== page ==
Fifty-six people in Goshen, Indiana have filed a lawsuit claiming that the demolition of the local Johnson Controls plant exposed them to asbestos. The lawsuit also claims that tons of contaminated debris were buried, illegally, on a farm in the eastern part of the city.
The lawsuit was filed on Wednesday in Elkhart County Circuit Court.
Johnson Controls sold the building to TOCON Holdings LLC. According to the lawsuit, Johnson Controls retained access to the building and is responsible for reported chemical contamination of groundwater at the plant. The pollution of the groundwater is the center of a separate lawsuit filed by residents in the neighborhood.
First Federal Savings Bank of Huntington, which holds the mortgage on the property, is also named in the lawsuit.
The lawsuit claims that the owner of TOCON, Tony Adkins, conspired to tear down the building using heavy equipment and without the proper inspections required by law. Demolition began in 2012 and was stopped in March 2014.
The purpose of demolishing the building was to make the site more attractive to the Goshen school board. The board was considering acquiring the property in order to build a softball field.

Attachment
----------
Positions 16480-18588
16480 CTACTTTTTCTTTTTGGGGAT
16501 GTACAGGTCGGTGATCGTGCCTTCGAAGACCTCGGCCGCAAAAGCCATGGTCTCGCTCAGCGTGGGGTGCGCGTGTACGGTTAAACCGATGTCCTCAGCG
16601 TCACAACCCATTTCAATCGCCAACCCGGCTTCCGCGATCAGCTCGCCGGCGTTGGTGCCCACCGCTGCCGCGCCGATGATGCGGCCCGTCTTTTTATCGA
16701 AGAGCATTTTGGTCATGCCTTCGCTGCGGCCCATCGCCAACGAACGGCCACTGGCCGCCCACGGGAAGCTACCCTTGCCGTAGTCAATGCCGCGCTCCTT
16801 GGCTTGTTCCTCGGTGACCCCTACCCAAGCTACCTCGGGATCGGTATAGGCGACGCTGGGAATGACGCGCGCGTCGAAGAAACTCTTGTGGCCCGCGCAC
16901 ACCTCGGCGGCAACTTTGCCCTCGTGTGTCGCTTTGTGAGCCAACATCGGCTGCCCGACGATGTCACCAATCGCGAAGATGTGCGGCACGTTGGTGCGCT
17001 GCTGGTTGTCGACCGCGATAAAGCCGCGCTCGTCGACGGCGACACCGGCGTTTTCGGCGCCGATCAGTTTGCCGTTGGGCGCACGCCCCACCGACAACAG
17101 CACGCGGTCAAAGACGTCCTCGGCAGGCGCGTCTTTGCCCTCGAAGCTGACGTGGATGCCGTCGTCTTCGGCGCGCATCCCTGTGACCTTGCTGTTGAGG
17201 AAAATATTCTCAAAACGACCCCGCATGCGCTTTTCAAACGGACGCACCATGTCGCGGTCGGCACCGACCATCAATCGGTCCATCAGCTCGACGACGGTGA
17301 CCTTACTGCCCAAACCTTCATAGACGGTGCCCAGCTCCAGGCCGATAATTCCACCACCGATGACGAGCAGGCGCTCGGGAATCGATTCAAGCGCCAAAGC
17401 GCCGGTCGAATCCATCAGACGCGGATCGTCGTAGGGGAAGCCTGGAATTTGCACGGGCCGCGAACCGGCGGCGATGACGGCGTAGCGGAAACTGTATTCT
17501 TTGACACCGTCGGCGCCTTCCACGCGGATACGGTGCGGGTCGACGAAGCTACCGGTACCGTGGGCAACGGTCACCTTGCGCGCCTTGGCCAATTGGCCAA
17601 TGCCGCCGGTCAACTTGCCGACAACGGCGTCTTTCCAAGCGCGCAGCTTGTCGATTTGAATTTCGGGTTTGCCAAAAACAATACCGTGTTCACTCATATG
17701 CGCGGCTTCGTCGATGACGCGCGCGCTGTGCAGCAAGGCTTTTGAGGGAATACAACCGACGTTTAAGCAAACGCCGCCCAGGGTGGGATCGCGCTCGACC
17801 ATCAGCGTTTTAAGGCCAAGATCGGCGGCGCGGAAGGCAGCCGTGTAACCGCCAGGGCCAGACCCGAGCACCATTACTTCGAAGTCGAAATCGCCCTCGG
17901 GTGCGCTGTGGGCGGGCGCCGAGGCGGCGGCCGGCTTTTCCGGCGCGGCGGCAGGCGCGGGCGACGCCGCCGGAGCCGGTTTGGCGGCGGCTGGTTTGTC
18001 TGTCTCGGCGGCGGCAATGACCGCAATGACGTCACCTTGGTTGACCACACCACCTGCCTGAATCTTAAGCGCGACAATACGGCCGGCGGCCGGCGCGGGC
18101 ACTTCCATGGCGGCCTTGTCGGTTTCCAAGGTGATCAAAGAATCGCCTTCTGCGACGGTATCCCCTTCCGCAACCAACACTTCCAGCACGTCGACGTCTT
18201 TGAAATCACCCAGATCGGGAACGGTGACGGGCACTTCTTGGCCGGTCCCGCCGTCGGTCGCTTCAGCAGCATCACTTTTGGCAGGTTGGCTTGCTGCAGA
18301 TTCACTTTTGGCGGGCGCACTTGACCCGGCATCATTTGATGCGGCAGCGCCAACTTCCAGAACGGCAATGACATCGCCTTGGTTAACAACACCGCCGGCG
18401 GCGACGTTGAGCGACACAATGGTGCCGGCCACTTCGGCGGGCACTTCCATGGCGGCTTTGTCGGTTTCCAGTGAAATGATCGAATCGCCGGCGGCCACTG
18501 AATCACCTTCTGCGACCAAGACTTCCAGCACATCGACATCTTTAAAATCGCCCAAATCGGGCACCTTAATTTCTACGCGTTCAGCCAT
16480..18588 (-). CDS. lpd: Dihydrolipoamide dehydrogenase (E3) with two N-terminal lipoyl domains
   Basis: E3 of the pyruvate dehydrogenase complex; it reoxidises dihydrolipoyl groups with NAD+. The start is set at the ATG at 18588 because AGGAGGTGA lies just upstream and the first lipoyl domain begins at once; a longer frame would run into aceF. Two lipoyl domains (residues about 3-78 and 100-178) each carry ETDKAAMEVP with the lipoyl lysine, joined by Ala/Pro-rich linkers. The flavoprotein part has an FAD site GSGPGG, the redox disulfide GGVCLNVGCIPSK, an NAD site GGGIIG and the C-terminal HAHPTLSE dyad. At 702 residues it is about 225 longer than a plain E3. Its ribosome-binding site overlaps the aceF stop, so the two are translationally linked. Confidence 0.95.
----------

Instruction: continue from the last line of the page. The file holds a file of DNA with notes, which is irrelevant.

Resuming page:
Before the school could purchase the property, the buildings would need to be demolished. Demolition bids indicated that the cost to legally remove the buildings was more than the site was worth, according to the lawsuit. Demolition estimates ranged from $800,000 to $1.5 million.
The lawsuit cites concerns that people living near the property had been exposed to asbestos that was pulverized by heavy machinery during the demolition. The lawsuit states that dust and asbestos blew into the neighborhood of the plaintiffs, contaminating their properties and homes.
After the property was demolished in 2016, debris piles were left on the property. An inspection of the debris found asbestos. The EPA scrambled to perform an emergency cleanup of the demolition site.